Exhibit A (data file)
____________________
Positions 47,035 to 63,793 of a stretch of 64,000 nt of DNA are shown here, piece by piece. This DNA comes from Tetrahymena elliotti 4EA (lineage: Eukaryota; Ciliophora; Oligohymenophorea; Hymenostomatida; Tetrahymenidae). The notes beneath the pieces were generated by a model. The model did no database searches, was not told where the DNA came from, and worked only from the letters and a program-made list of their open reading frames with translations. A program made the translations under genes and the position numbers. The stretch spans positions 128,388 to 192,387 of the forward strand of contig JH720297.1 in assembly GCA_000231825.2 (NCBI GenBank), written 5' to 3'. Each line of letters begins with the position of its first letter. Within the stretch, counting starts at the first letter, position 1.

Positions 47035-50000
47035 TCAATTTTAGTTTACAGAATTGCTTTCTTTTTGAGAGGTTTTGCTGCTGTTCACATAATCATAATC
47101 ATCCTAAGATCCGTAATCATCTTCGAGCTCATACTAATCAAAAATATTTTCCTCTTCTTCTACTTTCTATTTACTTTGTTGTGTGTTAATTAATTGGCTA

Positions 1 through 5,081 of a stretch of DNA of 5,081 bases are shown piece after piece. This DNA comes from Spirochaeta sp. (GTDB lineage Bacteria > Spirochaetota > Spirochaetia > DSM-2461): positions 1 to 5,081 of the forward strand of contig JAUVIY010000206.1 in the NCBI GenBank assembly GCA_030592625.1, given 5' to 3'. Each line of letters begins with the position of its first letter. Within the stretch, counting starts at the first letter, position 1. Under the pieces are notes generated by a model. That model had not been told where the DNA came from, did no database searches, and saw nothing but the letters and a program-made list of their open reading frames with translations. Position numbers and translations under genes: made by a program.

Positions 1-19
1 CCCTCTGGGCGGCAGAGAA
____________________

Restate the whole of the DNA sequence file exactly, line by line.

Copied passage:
Positions 47,035 to 63,793 of a stretch of 64,000 nt of DNA are shown here, piece by piece. This DNA comes from Tetrahymena elliotti 4EA (lineage: Eukaryota; Ciliophora; Oligohymenophorea; Hymenostomatida; Tetrahymenidae). The notes beneath the pieces were generated by a model. The model did no database searches, was not told where the DNA came from, and worked only from the letters and a program-made list of their open reading frames with translations. A program made the translations under genes and the position numbers. The stretch spans positions 128,388 to 192,387 of the forward strand of contig JH720297.1 in assembly GCA_000231825.2 (NCBI GenBank), written 5' to 3'. Each line of letters begins with the position of its first letter. Within the stretch, counting starts at the first letter, position 1.

Positions 47035-50000
47035 TCAATTTTAGTTTACAGAATTGCTTTCTTTTTGAGAGGTTTTGCTGCTGTTCACATAATCATAATC
47101 ATCCTAAGATCCGTAATCATCTTCGAGCTCATACTAATCAAAAATATTTTCCTCTTCTTCTACTTTCTATTTACTTTGTTGTGTGTTAATTAATTGGCTA

Positions 1 through 5,081 of a stretch of DNA of 5,081 bases are shown piece after piece. This DNA comes from Spirochaeta sp. (GTDB lineage Bacteria > Spirochaetota > Spirochaetia > DSM-2461): positions 1 to 5,081 of the forward strand of contig JAUVIY010000206.1 in the NCBI GenBank assembly GCA_030592625.1, given 5' to 3'. Each line of letters begins with the position of its first letter. Within the stretch, counting starts at the first letter, position 1. Under the pieces are notes generated by a model. That model had not been told where the DNA came from, did no database searches, and saw nothing but the letters and a program-made list of their open reading frames with translations. Position numbers and translations under genes: made by a program.

Positions 1-19
1 CCCTCTGGGCGGCAGAGAA